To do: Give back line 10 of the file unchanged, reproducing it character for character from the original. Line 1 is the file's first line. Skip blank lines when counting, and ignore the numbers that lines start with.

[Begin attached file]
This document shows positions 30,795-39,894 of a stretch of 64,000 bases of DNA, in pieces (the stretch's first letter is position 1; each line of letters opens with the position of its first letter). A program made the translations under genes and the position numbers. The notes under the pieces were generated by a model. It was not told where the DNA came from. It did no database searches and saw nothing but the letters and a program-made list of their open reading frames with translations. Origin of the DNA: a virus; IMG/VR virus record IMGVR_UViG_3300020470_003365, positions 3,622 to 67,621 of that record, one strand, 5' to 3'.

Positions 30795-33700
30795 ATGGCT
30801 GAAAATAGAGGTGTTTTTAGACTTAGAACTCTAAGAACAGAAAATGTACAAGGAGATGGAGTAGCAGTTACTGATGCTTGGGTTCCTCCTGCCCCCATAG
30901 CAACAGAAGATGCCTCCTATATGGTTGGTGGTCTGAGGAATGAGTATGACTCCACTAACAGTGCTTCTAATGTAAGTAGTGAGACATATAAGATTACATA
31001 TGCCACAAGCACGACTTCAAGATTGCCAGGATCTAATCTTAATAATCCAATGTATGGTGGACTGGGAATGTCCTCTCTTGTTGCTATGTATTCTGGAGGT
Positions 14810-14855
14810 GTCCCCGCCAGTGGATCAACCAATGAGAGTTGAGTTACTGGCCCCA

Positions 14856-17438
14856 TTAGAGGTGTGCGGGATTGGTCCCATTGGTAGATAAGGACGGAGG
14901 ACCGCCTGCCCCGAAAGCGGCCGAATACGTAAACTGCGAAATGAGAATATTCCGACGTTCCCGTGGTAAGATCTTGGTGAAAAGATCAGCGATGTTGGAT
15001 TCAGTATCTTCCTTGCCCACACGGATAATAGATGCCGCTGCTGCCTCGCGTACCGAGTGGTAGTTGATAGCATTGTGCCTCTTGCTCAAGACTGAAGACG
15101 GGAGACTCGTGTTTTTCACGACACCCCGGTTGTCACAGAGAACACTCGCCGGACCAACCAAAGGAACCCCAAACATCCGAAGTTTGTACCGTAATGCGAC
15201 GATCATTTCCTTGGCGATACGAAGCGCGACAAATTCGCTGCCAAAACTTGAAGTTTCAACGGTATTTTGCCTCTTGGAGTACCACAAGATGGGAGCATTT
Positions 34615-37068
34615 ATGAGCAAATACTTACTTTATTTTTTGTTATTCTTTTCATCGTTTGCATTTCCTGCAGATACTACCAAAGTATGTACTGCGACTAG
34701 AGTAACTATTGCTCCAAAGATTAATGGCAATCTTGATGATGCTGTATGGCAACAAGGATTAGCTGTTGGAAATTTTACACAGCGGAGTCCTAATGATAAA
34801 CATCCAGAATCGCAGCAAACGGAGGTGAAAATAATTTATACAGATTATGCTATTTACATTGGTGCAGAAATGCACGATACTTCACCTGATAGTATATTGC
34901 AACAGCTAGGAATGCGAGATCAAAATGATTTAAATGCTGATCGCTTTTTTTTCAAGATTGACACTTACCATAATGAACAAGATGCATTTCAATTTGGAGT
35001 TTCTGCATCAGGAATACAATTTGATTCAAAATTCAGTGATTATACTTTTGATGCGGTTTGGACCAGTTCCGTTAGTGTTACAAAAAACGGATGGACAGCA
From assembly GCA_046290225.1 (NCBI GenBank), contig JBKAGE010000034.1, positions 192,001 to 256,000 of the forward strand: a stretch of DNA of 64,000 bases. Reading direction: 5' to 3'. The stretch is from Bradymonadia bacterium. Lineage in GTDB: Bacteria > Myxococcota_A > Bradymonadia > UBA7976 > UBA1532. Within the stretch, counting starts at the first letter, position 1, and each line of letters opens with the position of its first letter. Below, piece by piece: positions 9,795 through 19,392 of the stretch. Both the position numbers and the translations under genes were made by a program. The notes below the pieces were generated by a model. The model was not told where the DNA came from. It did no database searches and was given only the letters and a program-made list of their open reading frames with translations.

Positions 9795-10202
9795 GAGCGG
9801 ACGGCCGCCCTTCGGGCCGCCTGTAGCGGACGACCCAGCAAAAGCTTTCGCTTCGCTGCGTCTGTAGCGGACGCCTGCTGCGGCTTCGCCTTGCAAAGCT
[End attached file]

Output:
14856 TTAGAGGTGTGCGGGATTGGTCCCATTGGTAGATAAGGACGGAGG